Friday, April 20, 2012

Voices of dragons by Carrie Vaughn

Kay has lived her life with the knowledge that her town lies on the border of Dragon, the place where dragons have lived since they re-emerged after World War Two.  It is an uneasy peace in a lot of ways, with the local high school holding regular "dragon drills" so the students can practice what to do just in case a dragon swoops down out of the sky and decides to rampage through the town breathing fire.  Not one to let small town living hold her back, Kay spends as much of her time hiking and rock climbing, seeing how close she can get to Dragon without actually crossing over the line.  One day she gets a little too close and finds herself on the wrong side of the border looking up into the face of a real live dragon.

What could have been a disaster turns into a series of encounters, and exchange of information and ideas, a chance for the dragon to practice talking to a human.  Kay is in an awkward position though as both her mum and dad are supposed to keep people away from the border, away from any chance of breaking the peace and causing a war between Dragon and the humans.  It is a heavy burden to keep her secret, but Kay manages to until the day a plane crashes on the wrong side of the border and the military unveils a new kind of weapon that may even the playing field between dragons and humans - a weapon that may enable the people to win the war that is developing with frightening speed.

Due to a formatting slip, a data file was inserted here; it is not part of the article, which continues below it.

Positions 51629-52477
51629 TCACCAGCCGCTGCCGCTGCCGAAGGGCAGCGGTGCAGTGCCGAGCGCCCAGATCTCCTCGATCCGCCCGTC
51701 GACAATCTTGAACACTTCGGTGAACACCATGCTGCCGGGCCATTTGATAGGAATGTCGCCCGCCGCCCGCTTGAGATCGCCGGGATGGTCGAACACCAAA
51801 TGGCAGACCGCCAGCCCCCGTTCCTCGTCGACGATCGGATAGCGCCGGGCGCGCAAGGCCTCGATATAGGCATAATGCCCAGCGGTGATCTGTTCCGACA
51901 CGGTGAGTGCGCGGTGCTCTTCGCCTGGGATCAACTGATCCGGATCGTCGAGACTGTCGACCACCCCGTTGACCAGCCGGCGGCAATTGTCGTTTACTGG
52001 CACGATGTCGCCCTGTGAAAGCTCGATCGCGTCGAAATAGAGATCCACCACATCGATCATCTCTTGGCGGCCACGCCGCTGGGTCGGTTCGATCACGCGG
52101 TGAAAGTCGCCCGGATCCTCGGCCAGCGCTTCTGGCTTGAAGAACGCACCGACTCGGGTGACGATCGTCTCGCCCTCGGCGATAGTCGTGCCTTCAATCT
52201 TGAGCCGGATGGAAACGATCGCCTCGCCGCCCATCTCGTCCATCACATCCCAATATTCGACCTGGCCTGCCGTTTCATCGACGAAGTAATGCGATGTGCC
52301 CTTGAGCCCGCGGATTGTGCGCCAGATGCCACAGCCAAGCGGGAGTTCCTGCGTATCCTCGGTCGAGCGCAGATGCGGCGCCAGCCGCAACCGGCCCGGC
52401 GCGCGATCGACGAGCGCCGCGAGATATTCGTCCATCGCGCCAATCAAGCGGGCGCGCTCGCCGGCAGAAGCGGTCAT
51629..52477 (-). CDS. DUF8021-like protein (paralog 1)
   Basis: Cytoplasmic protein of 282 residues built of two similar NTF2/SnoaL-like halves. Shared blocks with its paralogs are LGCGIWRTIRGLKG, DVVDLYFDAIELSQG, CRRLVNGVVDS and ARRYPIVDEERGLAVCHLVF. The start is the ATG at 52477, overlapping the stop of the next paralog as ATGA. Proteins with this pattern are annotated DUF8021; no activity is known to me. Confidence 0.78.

Voices of dragons is a teen books written by an author who usually writes for adults, and while I loved her adult books (that I have read), this book feels a little too much like they had scaled back the ideas and writing for a teen audience - which always feels a little like a cheap shot at the teen readers.  There is nothing wrong with the story or the writing as such, but at times it feels as though words have been cut out, or thoughts have been side swiped to keep with the length of a traditional teen novel.  The idea is fantastic, and the characters are quite well developed, and the story certainly develops over time, but it still feels a little bit *meh* really. 

There is action, drama, suspense, fantasy, a believable mythology, thought has gone into the story - so it should be a really good read, and for the majority of readers this will be a really enjoyable read, just remember not to expect too much and you will be fine.  Along with dystopian novels there appears to be a trend for authors, particularly in the fantasy genre, to write novels for teenagers - which is brilliant BUT they have to remember to use other methods to make it teen suitable rather than robbing teens of a really good read by cutting out words and using what can be very sloppy writing.  Vaughn is not the worst example I have seen recently, she makes a good attempt at a good novel, but if this is the first book in a series (which it feels like it might be) then I hope she lifts her game a little and puts a little more effort into providing a consistently good read.

If you like this book then try:
  • Steel by Carrie Vaughn
  • Nightshade by Andrea Cremer
  • Dragon's blood by Jane Yolen
  • Dealing with dragons by Patricia C. Wrede
  • The princess's dragon by Susan Trombley
  • Other by Karen Kincy
  • Tinker by Wen Spencer
  • The golden compass by Philip Pullman
  • Mister Monday by Garth Nix

Reviewed by Brilla

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